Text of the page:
The Aeneid Duty Quotes
How we cite our quotes: Citations follow this format: (Book.Line). We used Robert Fitzgerald's translation.
'Each night thoughts come of young Ascanius,
My dear boy wronged, defrauded of his kingdom,
Hesperian lands of destiny. And now
The gods' interpreter, sent by Jove himself—
I swear it by your head and mine—has brought
Commands down through the racing winds! I say
With my own eyes in full daylight I saw him
Entering the building! With my very ears
I drank his message in! So please, no more
Of these appeals that set us both afire.
I sail for Italy not of my own will.' (4.489-499)
These words, spoken by Aeneas to Dido when she confronts him about leaving, are his version of the "It's not you, it's me" speech. Well, make that the "It's not you, but it's not me either: it's the implacable powers of destiny that we all must obey." Here, as elsewhere, the Aeneid portrays duty as conflicting with personal desires and connections.
Aeneas, though he struggled with desire
To calm and comfort her in all her pain,
To speak to her and turn her mind from grief,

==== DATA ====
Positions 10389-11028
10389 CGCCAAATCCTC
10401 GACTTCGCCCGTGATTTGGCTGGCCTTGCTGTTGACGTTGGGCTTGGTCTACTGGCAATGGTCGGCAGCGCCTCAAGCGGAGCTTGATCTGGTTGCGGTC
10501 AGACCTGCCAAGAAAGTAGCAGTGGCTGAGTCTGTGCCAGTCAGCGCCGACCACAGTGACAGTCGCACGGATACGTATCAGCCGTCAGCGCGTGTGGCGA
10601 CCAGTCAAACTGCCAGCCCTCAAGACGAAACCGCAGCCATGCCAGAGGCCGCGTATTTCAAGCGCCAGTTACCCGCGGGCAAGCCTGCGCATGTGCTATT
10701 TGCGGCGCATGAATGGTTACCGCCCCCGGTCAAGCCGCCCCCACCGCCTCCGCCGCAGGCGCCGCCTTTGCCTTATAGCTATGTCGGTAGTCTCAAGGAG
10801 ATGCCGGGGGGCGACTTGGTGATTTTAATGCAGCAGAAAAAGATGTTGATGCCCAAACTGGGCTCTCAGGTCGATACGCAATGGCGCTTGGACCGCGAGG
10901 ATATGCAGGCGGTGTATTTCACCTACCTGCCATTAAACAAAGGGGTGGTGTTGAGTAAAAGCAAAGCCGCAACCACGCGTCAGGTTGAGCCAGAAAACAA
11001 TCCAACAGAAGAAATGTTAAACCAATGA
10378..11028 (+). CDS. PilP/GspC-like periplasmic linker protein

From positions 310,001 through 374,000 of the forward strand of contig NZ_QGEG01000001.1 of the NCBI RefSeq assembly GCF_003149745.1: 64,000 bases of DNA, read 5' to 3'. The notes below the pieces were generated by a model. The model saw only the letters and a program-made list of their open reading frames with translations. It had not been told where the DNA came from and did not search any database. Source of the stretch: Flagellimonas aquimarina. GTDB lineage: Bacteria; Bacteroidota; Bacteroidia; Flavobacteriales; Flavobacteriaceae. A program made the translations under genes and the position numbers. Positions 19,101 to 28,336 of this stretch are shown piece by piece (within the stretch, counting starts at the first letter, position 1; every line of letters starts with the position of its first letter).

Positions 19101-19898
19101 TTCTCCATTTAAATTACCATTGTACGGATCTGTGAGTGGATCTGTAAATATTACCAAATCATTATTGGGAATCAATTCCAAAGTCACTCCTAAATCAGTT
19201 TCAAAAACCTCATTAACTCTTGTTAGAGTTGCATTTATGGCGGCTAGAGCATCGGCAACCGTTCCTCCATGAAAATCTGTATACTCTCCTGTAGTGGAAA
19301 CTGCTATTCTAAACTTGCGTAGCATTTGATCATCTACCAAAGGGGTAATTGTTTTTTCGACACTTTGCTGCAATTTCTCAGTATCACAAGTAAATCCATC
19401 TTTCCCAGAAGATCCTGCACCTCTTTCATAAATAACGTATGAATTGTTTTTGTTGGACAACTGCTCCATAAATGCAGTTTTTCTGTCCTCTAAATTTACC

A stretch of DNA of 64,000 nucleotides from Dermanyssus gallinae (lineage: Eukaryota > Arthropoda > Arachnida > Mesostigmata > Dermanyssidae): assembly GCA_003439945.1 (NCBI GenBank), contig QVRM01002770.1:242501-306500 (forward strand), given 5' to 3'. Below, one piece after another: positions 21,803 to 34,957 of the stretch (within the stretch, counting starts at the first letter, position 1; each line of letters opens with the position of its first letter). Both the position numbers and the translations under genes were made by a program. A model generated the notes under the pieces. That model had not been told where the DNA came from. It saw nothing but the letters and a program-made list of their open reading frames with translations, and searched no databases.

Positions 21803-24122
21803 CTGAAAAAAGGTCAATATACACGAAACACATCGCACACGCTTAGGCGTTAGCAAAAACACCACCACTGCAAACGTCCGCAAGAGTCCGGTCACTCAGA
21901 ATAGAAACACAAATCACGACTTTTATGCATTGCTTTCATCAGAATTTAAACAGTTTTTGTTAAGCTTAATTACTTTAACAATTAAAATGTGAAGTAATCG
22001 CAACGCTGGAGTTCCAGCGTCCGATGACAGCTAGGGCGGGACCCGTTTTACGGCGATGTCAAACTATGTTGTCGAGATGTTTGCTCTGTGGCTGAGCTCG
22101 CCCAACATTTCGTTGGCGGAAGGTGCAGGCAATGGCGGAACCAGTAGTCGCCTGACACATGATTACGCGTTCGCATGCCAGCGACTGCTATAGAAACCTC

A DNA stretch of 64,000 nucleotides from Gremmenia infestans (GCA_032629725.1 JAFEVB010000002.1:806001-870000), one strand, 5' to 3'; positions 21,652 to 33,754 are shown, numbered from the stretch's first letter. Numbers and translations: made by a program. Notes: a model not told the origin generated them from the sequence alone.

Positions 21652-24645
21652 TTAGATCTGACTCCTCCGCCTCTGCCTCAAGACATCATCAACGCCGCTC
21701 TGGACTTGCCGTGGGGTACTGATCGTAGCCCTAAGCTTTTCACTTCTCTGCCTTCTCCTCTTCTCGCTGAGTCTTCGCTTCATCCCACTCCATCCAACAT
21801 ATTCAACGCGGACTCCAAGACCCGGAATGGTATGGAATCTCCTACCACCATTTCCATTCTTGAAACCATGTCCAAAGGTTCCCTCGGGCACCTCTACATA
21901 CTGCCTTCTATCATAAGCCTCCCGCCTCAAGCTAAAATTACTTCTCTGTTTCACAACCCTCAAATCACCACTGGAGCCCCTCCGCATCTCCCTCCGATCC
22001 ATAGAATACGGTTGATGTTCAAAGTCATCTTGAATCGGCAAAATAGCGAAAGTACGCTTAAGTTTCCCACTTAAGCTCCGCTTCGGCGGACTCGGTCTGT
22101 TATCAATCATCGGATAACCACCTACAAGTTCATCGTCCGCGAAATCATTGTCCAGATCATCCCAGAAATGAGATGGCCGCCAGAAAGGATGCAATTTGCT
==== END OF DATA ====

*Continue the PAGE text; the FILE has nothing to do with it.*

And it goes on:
And though he sighed his heart out, shaken still
With love of her, yet took the course heaven gave him
And went back to the fleet. (4.545-551)
This passage continues the same theme as the previous one. What is different here is that now we see more clearly how Aeneas himself "struggles with desire" for a different life. Why do you think Virgil chose to give us this glimpse into his hero's heart? Do you think knowing how Aeneas acted against his own feelings makes him a greater or a lesser hero?
This was the company of those who suffered
Wounds in battle for their country; those
Who in their lives were holy men and chaste
Or worthy of Phoebus in prophetic song;
Or those two bettered life, by finding out
New truths and skills; or those who to some folk
By benefactions made themselves remembered. (6.883-889)
These lines come from the description of Elysium, the pleasant part of the underworld where good people get to chill out until they're reborn. One thing many (though not all) of these people have in common is that they acted for the benefit of others; some have made the ultimate sacrifice for their community. How does this scene from the underworld contribute to the Aeneid's overall perspective on duty?